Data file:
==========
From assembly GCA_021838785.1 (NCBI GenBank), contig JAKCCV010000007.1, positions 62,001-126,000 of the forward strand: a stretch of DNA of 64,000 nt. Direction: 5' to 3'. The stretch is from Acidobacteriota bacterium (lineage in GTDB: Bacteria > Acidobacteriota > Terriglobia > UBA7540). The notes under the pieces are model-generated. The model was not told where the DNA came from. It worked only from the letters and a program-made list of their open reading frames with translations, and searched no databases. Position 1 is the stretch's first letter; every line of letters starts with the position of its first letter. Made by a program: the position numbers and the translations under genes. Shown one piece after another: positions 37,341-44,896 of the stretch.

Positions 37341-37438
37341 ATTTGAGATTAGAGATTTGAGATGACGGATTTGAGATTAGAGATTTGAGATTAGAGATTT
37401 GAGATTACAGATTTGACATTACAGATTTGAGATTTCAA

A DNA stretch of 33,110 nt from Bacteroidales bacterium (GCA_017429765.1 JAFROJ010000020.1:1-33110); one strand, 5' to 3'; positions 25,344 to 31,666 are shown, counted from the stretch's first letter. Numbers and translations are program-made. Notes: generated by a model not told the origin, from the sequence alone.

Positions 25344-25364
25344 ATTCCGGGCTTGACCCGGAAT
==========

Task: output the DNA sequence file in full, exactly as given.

From assembly GCA_021838785.1 (NCBI GenBank), contig JAKCCV010000007.1, positions 62,001-126,000 of the forward strand: a stretch of DNA of 64,000 nt. Direction: 5' to 3'. The stretch is from Acidobacteriota bacterium (lineage in GTDB: Bacteria > Acidobacteriota > Terriglobia > UBA7540). The notes under the pieces are model-generated. The model was not told where the DNA came from. It worked only from the letters and a program-made list of their open reading frames with translations, and searched no databases. Position 1 is the stretch's first letter; every line of letters starts with the position of its first letter. Made by a program: the position numbers and the translations under genes. Shown one piece after another: positions 37,341-44,896 of the stretch.

Positions 37341-37438
37341 ATTTGAGATTAGAGATTTGAGATGACGGATTTGAGATTAGAGATTTGAGATTAGAGATTT
37401 GAGATTACAGATTTGACATTACAGATTTGAGATTTCAA

A DNA stretch of 33,110 nt from Bacteroidales bacterium (GCA_017429765.1 JAFROJ010000020.1:1-33110); one strand, 5' to 3'; positions 25,344 to 31,666 are shown, counted from the stretch's first letter. Numbers and translations are program-made. Notes: generated by a model not told the origin, from the sequence alone.

Positions 25344-25364
25344 ATTCCGGGCTTGACCCGGAAT